A fixed fixed content strategy
StorageTek has finally introduced a fixed content storage product, similar to EMC's Centera. The LFCM 100 uses Permabit's Permeon software to provide the hash addressing and fixed content algorithm base. But the product is only for sale in North America - suggesting support limitations or licence limits. Permabit's product was only available in North America when we wrote about itin March last year.

Centera was introduced in 2003 and EMC was updating it in June last year. StorageTek is well over a year behind EMC in its introduction of a fixed content storage product. Since then HP, Network Appliance, ExaGrid and HP have all introduced fixed content storage products. We thought StorageTek would start talking about the product last November.

The StorageTek product uses standard NFS and CIFS file interfaces to read and write data, said to be faster than EMC's proprietary API method. The company has a roadmap for fixed content suggesting an extension to different categories of content from the initial e-mail. Europe could receive a StorageTek fixed content product in the spring.

Centralised remote site D2D backup
Overland Storage is providing Multi-SitePAC software for its REO disk-to-disk (D2D) backup appliances. With it REOs in branch offices and other remote sites backup the local information to disk. It's then mirrored, in virtual tape format, to a REO in a central site and, voila, you have disaster recovery for your branch offices. The central REO can consolidate all the data and stream it out to tape for additional protection. The branch office REOs provide the near instantaneous restore that is a D2D hallmark. To save on network bandwidth the remote site backups are incremental and the data is compressed. The software will cost from $1,395 - c£750 - and be available from February.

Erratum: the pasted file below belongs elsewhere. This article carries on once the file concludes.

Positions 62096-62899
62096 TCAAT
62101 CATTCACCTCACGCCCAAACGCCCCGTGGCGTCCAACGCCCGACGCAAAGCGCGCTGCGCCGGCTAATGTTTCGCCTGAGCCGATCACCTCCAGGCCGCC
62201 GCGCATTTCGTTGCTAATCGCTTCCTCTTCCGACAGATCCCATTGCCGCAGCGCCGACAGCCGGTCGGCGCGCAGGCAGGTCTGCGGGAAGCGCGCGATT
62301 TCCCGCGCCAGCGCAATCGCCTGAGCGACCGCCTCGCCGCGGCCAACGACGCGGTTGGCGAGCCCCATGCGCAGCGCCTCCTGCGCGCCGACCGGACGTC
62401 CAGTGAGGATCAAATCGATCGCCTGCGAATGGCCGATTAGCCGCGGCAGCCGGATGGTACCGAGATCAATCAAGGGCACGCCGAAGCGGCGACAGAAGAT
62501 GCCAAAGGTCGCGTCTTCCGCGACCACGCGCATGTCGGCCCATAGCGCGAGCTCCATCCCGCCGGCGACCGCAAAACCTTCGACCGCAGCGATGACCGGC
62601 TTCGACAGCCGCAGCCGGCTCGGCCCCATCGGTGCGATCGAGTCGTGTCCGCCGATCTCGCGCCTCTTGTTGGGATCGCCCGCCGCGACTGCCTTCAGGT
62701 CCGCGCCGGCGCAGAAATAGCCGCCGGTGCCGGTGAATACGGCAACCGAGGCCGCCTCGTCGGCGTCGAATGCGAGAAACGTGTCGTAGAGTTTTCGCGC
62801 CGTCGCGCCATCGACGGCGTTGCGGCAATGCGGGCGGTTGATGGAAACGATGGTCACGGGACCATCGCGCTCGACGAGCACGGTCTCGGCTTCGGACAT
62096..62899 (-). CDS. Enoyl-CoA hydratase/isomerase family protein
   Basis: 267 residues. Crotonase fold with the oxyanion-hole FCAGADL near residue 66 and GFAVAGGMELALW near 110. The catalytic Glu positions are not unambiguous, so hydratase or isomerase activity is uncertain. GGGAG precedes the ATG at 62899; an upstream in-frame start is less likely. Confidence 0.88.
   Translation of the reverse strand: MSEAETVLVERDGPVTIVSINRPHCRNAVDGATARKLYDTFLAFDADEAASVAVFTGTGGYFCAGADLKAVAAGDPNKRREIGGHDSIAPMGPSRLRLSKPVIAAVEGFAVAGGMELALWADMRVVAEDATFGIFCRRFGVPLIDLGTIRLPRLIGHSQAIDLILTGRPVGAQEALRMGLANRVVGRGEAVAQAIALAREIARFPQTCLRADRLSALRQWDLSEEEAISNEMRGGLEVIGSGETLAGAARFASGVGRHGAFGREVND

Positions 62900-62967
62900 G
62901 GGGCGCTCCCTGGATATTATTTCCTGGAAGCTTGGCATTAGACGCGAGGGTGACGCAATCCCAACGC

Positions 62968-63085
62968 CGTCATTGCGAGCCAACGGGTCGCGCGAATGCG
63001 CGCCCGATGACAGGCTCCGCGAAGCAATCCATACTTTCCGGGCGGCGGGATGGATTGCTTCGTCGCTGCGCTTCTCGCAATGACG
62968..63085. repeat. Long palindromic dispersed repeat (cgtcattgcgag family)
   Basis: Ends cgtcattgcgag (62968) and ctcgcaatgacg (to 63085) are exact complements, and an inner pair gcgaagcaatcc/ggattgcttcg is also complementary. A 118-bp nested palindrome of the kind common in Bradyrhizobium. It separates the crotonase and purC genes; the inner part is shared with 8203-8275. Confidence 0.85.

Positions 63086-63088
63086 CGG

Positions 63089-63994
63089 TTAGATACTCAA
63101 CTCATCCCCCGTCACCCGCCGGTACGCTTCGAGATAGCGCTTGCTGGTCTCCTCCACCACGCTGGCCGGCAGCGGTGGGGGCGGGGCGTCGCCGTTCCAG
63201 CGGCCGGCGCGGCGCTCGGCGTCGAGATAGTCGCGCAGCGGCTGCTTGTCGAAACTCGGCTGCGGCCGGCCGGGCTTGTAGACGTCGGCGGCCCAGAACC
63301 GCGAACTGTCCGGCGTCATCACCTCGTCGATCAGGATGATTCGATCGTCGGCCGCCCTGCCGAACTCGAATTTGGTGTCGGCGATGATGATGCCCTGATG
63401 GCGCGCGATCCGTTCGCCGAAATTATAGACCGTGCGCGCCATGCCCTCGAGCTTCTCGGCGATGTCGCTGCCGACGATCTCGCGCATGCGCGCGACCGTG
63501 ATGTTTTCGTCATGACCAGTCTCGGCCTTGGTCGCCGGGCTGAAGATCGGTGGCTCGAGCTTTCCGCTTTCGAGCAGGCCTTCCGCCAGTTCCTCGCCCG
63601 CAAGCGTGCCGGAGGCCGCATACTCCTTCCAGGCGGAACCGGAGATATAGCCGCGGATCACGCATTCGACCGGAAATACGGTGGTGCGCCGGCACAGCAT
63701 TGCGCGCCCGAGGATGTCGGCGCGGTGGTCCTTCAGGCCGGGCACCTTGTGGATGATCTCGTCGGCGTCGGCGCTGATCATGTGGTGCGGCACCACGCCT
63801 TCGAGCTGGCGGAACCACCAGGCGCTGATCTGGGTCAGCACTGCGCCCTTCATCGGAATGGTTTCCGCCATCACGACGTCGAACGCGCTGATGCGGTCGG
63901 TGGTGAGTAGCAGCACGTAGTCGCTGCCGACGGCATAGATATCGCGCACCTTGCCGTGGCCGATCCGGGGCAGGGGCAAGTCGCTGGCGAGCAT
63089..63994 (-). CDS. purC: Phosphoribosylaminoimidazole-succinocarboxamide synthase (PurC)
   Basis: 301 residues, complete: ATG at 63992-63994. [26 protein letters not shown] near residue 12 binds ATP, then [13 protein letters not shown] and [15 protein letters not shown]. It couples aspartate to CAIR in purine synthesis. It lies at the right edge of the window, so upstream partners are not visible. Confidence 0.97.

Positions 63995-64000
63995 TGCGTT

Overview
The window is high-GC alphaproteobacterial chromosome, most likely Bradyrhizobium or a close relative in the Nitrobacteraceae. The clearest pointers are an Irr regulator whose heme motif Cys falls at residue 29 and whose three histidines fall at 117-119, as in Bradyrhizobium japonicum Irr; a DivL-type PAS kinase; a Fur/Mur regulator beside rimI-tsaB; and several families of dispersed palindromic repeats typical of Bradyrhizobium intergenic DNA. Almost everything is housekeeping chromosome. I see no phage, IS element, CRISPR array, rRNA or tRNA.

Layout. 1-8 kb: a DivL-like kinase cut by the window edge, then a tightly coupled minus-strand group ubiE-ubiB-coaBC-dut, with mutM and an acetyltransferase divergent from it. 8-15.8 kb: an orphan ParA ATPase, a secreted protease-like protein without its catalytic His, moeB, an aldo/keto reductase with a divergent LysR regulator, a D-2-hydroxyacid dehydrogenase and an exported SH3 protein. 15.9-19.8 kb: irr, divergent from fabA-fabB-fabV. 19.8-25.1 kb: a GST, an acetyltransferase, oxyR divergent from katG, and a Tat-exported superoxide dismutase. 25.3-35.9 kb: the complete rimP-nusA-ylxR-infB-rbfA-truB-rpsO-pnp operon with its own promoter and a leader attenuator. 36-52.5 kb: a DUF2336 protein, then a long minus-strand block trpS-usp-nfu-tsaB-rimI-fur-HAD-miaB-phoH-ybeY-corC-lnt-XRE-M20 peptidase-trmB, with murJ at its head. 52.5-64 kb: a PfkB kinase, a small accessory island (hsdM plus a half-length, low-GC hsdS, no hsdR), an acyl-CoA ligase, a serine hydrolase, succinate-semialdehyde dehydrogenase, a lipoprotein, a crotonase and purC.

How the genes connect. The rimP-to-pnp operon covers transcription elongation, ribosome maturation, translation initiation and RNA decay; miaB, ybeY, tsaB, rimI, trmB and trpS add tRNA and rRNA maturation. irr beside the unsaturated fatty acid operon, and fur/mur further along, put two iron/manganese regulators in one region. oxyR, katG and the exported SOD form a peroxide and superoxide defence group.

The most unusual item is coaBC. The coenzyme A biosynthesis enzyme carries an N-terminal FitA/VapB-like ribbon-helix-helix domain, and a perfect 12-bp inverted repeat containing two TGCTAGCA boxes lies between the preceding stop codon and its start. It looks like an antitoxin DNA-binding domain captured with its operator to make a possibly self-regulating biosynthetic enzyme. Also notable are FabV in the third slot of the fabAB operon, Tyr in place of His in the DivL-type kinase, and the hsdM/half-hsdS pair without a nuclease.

While we're talking about virtual tape...
ATTO Technology has added CommVault Systems and EMC's Dantz unit products to certifications for its Diamond VT virtual tape drive array. Galaxy and Retrospect applications respectively treat the ATTO box as a tape library or drive and thus their users can enjoy the 2 - 15 times faster backup speeds of backing up to disk.

Maxtor retreats.
Maxtor, the struggling hard drive manufacturer which replaced its senior management last year in a torrid few months is, it is understood, going to announce a withdrawal from the 2.5 inch (notebook) disk market. This leaves it with 3.5 inch drives sold for arrays, servers and desktops - a commodity market, and, latterly into personal video recorders and similar consumer devices. It's future could be ugly, signalling further consolidation in the HDD market, which could lead to higher prices. The company refused to comment on these matters saying it was in a quiet period.

World-beating tape library from UK start-up?
UK start-up supplier M5 Data is going to announce new products that connect via Fibre Channel or iSCSI. They will use Bridgeworks protocol bridge technology to do this. M5 Data is described by the DTI thus:- "M5 Data designs, develops and manufactures world leading mid-range tape libraries and is the only totally UK-based company of its kind. Libraries developed by this team are in use throughout the world." The DTI is here a little ahead of the curve. M5 Data has no products for sale yet. It doesn't even have a website.

The people behind M5 Data came out of tape drive manufacturer M4 Data. It became a division of Quantum in February 2001, which sold it off to Pinetree Peripherals in December 2002. M5 Data was founded in 2003. According to Mackintosh Consultants' information it is developing what it hopes will be "world-beating" tape libraries. That surely means a D2D front end and more. On the other hand, perhaps not.

Bridgeworks supplies library partitioning modules enabling many servers to share one library. They each think they have a dedicated library. This suits small and medium enterprises who can't buy a library per server and don't want to equip each server with an auto-loader. So just maybe M5 Data is a company to watch out for when it makes its expected announcement in the spring.